Using innovation as an employee engagement strategy
August 08, 2018
When employees are disengaged, you'll likely notice a decline in the quality of their work, a lack of desire to learn and an overall drop-off in effort. To reawaken their drive, employees must be interested in what they're doing on a daily basis and be challenged by new tasks and projects. Innovation in the workplace is an important employee engagement strategy that not only helps organizations remain competitive, reduces costs and creates value for customers, but also leads to happier and more creative and engaged workers. It's no wonder that innovation is the top priority for CEOs, according to PwC research.
There are endless ideas for innovation in the workplace, such as encouraging employees to flex their creative muscles by coming up with ways to improve an outdated process, participate in a volunteer project or host an interactive training session for coworkers. Here are five employee engagement strategies to generate innovation in the workplace and get employees thinking creatively.
1) Build an Innovative Mindset
By actively hiring workers who are naturally innovative—people who are curious, imaginative and inspired—HR managers can build an employee base that is more instinctively inclined toward innovation. A diverse base of employees who bring different backgrounds, experiences and viewpoints to the table has also proven to be a key part in innovation development.
But innovation doesn't come naturally to everyone, so it is also important to offer training in this area. Boost employees' creative problem-solving, observation and networking skills by holding workshops where they can learn and practice innovation techniques such as mind mapping, design thinking or word association.
2) Create the Right Space
In order for innovation to flourish in the workplace, it is important to set the right conditions. Physical space can inspire or dampen creativity. If employees are stuck in cubicles or a generic meeting room, it can be hard to generate new ideas. If possible, don't overregulate how employees work; incorporate flexible workspaces, greenery and communal rooms that can be used for collaborative meetings and idea generation.
Incorporate technology such as an e-learning content platform that enables employees to search for and discover relevant content, learn valuable skills when and where they want, and easily share useful information with coworkers. Getting out of the office can also provide a new perspective. Encourage employees to take a break by taking a walk outside, offer gym memberships or group exercise classes, or take team field trips to museums or presentations that are relevant to your industry.
3) Break from Daily Routine
In order for employees to push boundaries and think outside of the box, they must be given the independence to pursue ideas they are passionate about. Facilitate innovation in the workplace and boost engagement levels by giving employees the time to think creatively.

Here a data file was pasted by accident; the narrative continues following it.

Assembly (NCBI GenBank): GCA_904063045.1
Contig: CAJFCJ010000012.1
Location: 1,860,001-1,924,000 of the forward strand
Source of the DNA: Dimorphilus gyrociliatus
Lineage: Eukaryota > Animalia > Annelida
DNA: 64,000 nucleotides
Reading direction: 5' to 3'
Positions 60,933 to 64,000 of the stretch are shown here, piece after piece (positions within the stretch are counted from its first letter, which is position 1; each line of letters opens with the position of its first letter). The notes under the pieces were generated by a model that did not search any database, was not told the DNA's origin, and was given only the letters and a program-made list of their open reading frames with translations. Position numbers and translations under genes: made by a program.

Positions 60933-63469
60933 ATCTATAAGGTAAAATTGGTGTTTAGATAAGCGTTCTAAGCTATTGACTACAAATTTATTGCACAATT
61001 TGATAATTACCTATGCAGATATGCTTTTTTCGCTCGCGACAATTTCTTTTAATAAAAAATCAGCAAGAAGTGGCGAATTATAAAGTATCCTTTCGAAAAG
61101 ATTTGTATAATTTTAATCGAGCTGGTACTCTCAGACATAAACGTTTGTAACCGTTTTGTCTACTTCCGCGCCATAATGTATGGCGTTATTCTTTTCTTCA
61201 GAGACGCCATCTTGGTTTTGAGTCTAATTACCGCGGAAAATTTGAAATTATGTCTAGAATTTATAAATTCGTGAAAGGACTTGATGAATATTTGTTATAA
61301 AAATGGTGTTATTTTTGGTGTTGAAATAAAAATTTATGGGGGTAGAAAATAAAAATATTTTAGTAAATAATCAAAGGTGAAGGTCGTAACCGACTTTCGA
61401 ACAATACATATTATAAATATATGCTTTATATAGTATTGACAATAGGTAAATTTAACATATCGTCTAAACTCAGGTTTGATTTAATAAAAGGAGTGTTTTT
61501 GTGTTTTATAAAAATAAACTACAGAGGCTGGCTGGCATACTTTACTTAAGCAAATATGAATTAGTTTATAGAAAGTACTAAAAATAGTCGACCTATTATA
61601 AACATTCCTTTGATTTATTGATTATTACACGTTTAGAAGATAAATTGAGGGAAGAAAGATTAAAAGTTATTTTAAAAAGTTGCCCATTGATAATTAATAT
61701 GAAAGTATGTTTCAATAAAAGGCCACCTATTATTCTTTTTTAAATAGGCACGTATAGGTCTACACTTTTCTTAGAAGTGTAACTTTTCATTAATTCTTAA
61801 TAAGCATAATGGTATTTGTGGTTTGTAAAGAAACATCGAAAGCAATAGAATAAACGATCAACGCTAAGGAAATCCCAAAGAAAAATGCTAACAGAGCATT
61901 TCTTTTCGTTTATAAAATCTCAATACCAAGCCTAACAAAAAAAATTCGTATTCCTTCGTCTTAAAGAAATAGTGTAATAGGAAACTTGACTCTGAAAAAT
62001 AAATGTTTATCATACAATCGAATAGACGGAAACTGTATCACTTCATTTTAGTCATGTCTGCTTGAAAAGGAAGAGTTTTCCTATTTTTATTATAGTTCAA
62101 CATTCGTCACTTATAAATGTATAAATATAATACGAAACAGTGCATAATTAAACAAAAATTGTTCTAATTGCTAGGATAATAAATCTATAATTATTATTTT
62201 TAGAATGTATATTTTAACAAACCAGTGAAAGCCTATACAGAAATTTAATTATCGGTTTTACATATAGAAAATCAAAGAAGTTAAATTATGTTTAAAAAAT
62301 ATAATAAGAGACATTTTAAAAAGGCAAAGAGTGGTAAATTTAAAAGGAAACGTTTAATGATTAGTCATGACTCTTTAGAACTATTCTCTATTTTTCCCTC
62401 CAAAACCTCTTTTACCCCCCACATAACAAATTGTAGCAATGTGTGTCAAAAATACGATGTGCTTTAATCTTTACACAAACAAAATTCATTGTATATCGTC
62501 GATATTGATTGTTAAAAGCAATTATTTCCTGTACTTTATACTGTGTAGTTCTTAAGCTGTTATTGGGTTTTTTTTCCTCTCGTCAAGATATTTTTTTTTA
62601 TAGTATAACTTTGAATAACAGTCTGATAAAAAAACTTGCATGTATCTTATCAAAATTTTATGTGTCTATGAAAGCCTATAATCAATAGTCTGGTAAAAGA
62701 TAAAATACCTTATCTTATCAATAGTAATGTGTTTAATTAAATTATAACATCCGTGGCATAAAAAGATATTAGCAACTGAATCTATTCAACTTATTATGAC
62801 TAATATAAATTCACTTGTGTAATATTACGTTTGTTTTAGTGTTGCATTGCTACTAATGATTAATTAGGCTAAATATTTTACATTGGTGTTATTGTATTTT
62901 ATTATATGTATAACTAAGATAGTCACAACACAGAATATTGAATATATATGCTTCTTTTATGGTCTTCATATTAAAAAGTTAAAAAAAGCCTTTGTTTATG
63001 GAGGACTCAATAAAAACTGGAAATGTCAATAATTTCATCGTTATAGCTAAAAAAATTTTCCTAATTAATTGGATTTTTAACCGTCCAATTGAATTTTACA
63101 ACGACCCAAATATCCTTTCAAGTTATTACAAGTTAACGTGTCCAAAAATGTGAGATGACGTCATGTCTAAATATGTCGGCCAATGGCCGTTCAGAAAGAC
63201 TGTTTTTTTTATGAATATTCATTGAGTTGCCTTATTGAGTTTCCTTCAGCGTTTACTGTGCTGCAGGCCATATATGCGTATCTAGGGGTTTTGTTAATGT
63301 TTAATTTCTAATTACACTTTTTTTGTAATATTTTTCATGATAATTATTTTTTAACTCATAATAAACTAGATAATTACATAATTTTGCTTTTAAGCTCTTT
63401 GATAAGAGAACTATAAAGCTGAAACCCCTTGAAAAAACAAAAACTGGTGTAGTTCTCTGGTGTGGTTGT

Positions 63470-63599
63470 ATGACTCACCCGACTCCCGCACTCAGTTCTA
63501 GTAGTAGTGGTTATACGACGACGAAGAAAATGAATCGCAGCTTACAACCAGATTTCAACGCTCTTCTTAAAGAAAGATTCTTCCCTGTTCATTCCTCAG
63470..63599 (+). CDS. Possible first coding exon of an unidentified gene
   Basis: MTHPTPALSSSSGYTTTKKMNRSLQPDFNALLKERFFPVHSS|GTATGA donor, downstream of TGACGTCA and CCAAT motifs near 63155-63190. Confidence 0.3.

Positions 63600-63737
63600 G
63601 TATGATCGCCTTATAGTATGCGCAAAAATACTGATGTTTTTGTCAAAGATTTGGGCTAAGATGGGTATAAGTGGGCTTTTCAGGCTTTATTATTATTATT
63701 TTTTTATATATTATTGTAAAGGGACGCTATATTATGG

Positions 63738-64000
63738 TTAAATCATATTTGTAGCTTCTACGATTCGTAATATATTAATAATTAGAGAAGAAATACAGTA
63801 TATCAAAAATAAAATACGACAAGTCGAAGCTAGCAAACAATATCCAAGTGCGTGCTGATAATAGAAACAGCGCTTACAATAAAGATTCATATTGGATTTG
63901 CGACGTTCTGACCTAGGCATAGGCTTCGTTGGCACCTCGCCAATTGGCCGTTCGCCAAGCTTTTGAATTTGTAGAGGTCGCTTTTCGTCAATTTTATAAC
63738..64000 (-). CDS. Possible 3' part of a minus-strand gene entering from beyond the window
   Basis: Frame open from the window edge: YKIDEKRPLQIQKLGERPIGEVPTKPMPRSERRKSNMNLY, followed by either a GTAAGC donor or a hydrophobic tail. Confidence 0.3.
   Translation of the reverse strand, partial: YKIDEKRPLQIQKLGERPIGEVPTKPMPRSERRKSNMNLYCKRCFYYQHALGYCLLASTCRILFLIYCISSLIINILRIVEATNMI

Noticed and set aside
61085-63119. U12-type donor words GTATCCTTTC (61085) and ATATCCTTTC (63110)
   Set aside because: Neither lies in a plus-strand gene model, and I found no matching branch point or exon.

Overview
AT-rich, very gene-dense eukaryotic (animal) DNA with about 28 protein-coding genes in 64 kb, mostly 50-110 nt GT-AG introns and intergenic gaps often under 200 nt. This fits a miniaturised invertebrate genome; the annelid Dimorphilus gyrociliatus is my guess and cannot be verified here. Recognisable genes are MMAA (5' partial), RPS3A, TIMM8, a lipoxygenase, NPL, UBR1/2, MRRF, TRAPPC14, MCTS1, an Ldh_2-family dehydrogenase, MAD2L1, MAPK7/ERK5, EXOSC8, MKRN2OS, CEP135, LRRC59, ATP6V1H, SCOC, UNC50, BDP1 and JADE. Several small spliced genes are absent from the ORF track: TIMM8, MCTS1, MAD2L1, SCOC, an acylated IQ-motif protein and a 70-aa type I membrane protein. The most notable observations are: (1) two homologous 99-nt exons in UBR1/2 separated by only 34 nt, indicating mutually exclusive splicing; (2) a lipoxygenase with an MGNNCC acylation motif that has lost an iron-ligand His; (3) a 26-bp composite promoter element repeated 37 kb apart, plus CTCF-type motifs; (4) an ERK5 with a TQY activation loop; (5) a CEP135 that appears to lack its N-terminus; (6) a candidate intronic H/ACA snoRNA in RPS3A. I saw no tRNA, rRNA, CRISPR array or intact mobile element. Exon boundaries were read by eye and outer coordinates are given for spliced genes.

Set aside specific innovation hours each day or week, host a hackathon session or designate company-wide innovation days set aside for working on projects and testing out new ideas. By giving employees permission to step away from the rigidity of daily work, you're empowering them to feel more comfortable dedicating time to side projects or meeting with coworkers to develop a new idea.
4) Encourage Collaboration
Teams that work collaboratively and have flexible spaces and tools to experiment are 32 percent more successful than teams that don't. Fostering a collaborative culture helps to motivate and engage employees. Organize a brainstorming or lunch-and-learn session where employees can freely present their ideas, offer personal insight and receive feedback from coworkers.
Remember, it can take hundreds of ideas to find a single viable solution, so if an idea doesn't work out, don't punish or discourage employees; instead, help them learn from their failures and share their experience with others.
5) Start by Solving Problems
Even with the right mindset, environment and culture for innovation development, actually coming up with a problem to solve creatively can be tough, especially for employees who are new to the concept. Remaining open and candid with employees is a valuable employee engagement strategy that can also lead to creative thinking. Encourage company leaders to talk with employees about upcoming major decisions, internal and external problems the company is dealing with and concerns for the future. Then invite employees to ask questions and suggest solutions.
Employees can provide a valuable inside perspective on ways to improve internal processes, streamline workflows or automate repetitive tasks. Take employee ideas seriously, turn promising ones into active projects and keep the larger workforce updated on progress.
A workplace centered on innovation incorporates many essential elements of a smart employee engagement strategy: innovation can provide employees with opportunities for growth, new learning experiences, team collaboration and constructive feedback from coworkers and managers. When employees are inspired by company leaders to think creatively, have the confidence and internal resources to pursue their ideas and aren't afraid to fail, they will begin to approach problems through an innovative lens, develop new skills and become more engaged in their work.
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